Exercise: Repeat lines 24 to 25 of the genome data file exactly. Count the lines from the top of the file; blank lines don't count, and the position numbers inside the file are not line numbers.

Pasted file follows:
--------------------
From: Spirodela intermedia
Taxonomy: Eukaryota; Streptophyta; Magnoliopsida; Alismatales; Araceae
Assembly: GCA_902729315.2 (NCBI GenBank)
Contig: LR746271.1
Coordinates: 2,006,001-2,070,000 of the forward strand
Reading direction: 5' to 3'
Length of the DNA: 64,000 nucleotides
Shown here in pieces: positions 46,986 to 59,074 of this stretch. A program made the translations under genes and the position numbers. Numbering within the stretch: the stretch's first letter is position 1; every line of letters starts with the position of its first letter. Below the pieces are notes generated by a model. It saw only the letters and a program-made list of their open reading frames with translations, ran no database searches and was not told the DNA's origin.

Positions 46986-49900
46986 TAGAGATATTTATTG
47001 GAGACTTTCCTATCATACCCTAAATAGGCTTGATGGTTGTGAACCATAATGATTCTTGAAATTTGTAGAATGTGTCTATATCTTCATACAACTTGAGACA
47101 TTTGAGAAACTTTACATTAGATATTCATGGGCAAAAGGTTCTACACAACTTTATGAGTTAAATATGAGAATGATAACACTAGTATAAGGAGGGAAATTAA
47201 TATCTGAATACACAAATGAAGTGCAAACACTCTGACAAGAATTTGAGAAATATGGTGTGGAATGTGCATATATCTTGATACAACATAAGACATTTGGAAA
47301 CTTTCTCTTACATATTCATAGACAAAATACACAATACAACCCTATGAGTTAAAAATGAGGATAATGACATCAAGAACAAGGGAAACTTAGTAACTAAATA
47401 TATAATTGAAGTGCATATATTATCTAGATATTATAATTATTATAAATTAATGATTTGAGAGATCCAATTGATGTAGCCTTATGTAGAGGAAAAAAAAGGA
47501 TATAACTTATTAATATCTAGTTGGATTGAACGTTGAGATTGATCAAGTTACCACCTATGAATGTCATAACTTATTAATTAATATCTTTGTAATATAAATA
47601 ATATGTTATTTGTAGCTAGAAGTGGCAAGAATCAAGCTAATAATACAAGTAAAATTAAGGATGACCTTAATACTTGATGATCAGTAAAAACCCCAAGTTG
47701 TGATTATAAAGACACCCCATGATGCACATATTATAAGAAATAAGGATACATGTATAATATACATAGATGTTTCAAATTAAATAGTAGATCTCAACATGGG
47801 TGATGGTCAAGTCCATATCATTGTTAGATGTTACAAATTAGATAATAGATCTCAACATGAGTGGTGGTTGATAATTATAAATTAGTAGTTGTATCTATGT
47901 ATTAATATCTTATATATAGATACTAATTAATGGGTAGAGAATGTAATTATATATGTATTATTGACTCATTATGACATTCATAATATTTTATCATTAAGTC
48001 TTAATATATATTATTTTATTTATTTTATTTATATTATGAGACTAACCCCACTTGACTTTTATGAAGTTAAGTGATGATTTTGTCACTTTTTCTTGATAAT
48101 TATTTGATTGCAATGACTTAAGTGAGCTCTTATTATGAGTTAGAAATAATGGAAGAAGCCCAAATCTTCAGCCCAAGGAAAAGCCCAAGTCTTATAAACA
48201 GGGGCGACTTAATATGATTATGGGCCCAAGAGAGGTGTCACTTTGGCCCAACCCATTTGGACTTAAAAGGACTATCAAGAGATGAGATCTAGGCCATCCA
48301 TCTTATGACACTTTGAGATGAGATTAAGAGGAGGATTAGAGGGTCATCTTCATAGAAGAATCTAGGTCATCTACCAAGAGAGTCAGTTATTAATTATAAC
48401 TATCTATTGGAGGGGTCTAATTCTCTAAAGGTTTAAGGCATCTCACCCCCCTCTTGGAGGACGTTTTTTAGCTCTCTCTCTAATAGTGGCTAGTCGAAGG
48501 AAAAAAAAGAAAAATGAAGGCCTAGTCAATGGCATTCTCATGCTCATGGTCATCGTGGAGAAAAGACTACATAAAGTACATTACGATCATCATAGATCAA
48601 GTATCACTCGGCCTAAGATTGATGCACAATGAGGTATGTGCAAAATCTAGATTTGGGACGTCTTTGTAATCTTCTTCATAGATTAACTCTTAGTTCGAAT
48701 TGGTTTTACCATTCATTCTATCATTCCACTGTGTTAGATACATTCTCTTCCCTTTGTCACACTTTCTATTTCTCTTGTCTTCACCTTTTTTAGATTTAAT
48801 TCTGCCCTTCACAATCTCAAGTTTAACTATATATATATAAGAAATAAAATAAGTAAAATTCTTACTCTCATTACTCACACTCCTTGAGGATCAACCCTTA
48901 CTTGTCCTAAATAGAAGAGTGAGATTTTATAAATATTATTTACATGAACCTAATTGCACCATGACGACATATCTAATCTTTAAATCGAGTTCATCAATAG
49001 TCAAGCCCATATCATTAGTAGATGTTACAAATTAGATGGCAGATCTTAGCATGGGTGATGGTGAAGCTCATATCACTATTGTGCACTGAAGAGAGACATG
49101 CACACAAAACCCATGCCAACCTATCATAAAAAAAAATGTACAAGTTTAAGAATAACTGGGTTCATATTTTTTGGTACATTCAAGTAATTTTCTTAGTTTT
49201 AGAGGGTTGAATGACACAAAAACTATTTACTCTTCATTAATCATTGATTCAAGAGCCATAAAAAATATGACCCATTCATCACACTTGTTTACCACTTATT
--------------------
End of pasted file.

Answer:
48301 TCTTATGACACTTTGAGATGAGATTAAGAGGAGGATTAGAGGGTCATCTTCATAGAAGAATCTAGGTCATCTACCAAGAGAGTCAGTTATTAATTATAAC
48401 TATCTATTGGAGGGGTCTAATTCTCTAAAGGTTTAAGGCATCTCACCCCCCTCTTGGAGGACGTTTTTTAGCTCTCTCTCTAATAGTGGCTAGTCGAAGG